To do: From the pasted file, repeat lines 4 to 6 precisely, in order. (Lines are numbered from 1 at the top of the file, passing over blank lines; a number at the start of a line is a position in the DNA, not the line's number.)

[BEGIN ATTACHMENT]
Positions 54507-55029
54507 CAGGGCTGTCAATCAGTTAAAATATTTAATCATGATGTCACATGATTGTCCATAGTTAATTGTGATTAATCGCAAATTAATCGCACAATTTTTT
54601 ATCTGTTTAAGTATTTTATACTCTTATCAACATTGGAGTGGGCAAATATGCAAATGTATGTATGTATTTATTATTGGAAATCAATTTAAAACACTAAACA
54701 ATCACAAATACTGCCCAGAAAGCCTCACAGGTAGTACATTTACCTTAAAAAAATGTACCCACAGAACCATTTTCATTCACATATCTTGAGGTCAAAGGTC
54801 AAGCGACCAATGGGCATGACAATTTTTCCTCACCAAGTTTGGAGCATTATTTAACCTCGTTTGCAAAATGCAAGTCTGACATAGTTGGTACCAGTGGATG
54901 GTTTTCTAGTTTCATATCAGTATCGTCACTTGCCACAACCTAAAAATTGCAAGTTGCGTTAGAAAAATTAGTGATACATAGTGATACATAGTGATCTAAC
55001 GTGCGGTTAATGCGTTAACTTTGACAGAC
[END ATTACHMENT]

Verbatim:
54701 ATCACAAATACTGCCCAGAAAGCCTCACAGGTAGTACATTTACCTTAAAAAAATGTACCCACAGAACCATTTTCATTCACATATCTTGAGGTCAAAGGTC
54801 AAGCGACCAATGGGCATGACAATTTTTCCTCACCAAGTTTGGAGCATTATTTAACCTCGTTTGCAAAATGCAAGTCTGACATAGTTGGTACCAGTGGATG
54901 GTTTTCTAGTTTCATATCAGTATCGTCACTTGCCACAACCTAAAAATTGCAAGTTGCGTTAGAAAAATTAGTGATACATAGTGATACATAGTGATCTAAC